Job is given God’s highest commendation. God said of Job, ‘There is none like him on the earth, a blameless and upright man, one who fears God and shuns evil’, Job 1. 8. Surely such a man taught his children to fear God and to do what is right. He should have expected all of his children to become godly adults, a credit to their father and mother. We all can tend to become determinist in our philosophy, feeling that proper training will guarantee moral, responsible adults. We tend to feel if some children do not turn out well it must be the fault of the parents.
But Job was not complacent about his children. He realized the potential for evil in us all. ‘And his sons would go and feast in their houses, each on his appointed day, and would send and invite their three sisters to eat and drink with them. So it was, when the days of feasting had run their course, that Job would send and sanctify them, and he would rise early in the morning and offer burnt offerings according to the number of them all. For Job said, “It may be that my sons have sinned and cursed God in their hearts".Thus Job did regularly’, Job 1. 4-5. Job knew that in spite of his training his children could sin and even reject God. They did not inherit his faith, hence his constant concern. Faith must be an individual matter.
As parents then, what is our responsibility? Certainly we must love them and teach them the Word of God. God said to Israel, ‘And these words which I command you today shall be in your heart. You shall teach them diligently to your children, and shall talk of them when you sit in your house, when you walk by the way, when you lie down, and when you rise up’, Deut. 6. 6-7. We are responsible to train our children and to discipline them, Prov. 22. 6; 23. 13-14. As long as they live under our roof they should abide by the standards of the home. Our children should be reared in the fellowship of the assembly, hearing the Word of God and observing the godly conduct of the believers. We should constantly pray for them.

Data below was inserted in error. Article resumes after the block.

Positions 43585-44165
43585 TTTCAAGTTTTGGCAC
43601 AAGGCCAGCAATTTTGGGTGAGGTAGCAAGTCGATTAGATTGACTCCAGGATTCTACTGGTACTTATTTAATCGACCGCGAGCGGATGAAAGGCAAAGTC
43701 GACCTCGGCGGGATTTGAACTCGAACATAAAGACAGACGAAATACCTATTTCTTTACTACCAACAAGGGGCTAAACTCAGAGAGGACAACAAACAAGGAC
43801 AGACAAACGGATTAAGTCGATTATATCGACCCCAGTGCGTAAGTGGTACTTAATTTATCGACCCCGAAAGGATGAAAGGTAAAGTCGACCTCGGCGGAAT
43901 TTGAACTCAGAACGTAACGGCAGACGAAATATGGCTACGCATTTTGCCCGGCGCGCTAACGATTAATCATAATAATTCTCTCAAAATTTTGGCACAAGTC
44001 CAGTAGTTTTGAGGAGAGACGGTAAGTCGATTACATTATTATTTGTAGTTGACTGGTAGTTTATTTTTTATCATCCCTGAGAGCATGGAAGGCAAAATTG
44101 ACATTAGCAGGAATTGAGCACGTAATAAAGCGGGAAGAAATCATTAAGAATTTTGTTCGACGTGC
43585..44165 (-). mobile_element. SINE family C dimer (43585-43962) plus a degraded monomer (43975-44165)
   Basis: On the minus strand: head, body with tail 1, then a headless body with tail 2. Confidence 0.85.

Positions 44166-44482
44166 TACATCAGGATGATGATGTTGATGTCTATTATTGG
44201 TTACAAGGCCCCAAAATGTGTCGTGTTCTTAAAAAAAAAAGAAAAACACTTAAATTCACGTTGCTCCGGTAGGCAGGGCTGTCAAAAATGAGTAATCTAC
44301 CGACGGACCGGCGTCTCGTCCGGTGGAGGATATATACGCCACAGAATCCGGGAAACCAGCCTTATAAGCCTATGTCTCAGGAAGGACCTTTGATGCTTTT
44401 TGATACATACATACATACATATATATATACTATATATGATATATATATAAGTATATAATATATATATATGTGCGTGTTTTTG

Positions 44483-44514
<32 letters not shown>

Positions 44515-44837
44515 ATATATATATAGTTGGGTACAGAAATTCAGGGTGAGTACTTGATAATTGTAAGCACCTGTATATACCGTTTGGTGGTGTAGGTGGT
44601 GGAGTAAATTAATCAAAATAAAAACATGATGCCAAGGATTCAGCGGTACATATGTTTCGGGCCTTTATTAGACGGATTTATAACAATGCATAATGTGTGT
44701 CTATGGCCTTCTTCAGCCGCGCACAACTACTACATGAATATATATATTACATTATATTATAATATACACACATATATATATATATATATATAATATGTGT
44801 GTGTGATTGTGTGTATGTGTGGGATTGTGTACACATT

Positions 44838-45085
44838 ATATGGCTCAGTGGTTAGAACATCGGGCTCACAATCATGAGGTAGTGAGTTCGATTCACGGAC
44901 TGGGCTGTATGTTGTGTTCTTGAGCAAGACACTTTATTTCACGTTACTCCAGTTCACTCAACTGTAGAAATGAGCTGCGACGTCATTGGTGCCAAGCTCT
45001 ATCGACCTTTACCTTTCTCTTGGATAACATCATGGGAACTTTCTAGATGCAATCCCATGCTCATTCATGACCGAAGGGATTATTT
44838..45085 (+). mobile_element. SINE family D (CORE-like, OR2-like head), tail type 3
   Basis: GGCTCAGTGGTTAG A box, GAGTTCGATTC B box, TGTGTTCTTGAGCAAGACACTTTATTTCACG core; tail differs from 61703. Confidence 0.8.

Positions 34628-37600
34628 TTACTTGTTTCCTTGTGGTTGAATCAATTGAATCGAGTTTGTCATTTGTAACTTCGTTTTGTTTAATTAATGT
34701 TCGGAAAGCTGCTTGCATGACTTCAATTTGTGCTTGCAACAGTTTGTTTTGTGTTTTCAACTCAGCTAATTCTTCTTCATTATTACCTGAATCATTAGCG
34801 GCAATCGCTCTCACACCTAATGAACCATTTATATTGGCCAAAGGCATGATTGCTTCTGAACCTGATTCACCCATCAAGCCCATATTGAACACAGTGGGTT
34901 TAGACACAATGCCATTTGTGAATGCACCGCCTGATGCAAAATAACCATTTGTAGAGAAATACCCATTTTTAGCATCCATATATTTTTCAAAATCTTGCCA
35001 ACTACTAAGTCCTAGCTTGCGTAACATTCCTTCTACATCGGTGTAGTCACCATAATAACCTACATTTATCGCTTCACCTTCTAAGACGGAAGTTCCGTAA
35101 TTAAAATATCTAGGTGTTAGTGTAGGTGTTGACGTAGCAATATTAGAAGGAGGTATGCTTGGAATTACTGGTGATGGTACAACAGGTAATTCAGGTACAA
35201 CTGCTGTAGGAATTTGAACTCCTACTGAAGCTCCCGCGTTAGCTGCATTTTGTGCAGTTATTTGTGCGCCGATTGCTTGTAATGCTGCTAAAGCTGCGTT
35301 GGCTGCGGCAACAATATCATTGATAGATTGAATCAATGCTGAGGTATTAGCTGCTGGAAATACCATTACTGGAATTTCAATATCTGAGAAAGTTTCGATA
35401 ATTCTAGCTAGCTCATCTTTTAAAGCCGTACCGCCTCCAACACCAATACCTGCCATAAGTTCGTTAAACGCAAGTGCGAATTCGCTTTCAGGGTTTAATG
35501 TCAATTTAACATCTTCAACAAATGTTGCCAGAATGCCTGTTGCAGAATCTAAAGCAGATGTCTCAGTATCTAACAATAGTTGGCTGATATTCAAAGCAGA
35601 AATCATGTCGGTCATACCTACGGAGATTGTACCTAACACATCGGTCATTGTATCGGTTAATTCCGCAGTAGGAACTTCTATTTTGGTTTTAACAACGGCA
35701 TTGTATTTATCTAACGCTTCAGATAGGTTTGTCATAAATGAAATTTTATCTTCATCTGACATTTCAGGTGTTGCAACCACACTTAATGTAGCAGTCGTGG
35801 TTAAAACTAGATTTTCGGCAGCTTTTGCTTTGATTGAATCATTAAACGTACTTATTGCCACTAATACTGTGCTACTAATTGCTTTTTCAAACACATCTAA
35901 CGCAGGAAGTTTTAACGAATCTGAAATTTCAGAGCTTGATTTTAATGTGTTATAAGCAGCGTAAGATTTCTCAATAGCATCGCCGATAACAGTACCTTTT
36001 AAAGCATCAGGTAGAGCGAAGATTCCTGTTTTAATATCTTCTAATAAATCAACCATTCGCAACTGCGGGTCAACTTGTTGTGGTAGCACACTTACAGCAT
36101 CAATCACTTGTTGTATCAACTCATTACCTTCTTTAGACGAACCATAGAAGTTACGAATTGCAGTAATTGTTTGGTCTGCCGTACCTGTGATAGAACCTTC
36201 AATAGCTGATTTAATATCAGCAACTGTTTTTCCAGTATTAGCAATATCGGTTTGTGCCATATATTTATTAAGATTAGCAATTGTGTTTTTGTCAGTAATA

When young people enter their teens they enter a critical period of life. Their thinking matures and they are given more choices. Now they must formulate their own beliefs and standards as they enter adulthood. Some seem to transit this period of life quite easily, adopting the beliefs and mores of their parents without too many questions. Others struggle and may decide to reject some of the beliefs of their parents. Is there a God? Did Jesus Christ really rise from the dead? Is the Bible truly inspired and authoritative? Is sex outside of marriage wrong? What is wrong with smoking pot? Peer pressure and the world’s culture entice young minds to conform and the pleasures of sin beckon.
It is a difficult time for parents who long to see their children follow their steps and watch the struggle with deep concern. They know how wrong decisions can impact life for years to come. To try drugs may lead to a permanent addiction and to a destroyed life. If one makes poor choices in marriage, the consequences may be long lasting and painful.
Parents are used to controlling their children. Now they must begin to let go. They can pray and be available for counsel but parents cannot control the thinking of the adolescent. There can come a feeling of real helplessness concerning a wilful child who you know is making wrong choices and rejecting some of your core beliefs. The time may come when young people have reached their later teens and are so fiercely rebellious that you will have to let them go. If the standards of the home are intolerable to them they will have to make their own living and go their own way. The father had to let the prodigal son go his way until he was satiated with sin and broken by its consequences. There is no way this process can be shortened. Repentance only comes to the hurting. And parents then may isolate the rebel from the other children to eliminate his influence on his siblings. It is a time of hard decisions.
Part of our humanity as made in the image of God is the ability and responsibility to make choices and decisions. We cannot assume responsibility for our children’s decisions as they enter adulthood. We may pray and exhort but we cannot force them to change their values and choices. We may have to accept the fact that they have never been saved, even though a childhood decision was made. Jesus said, ‘Therefore by their fruits you will know them’, Matt. 7. 20. Time has a way of showing the reality of faith.
All parents have made some mistakes in rearing their children. One can confess these and know God’s forgiveness. Then we must allow our children to live their own lives and be accountable to God for them. God states emphatically, ‘The soul who sins shall die. The son shall not bear the guilt of the father, nor the father bear the guilt of the son. The righteousness of the righteous shall be upon himself, and the wickedness of the wicked shall be upon himself’, Ezek. 18. 20. But we can pray and pray and pray. The prodigal may yet come home.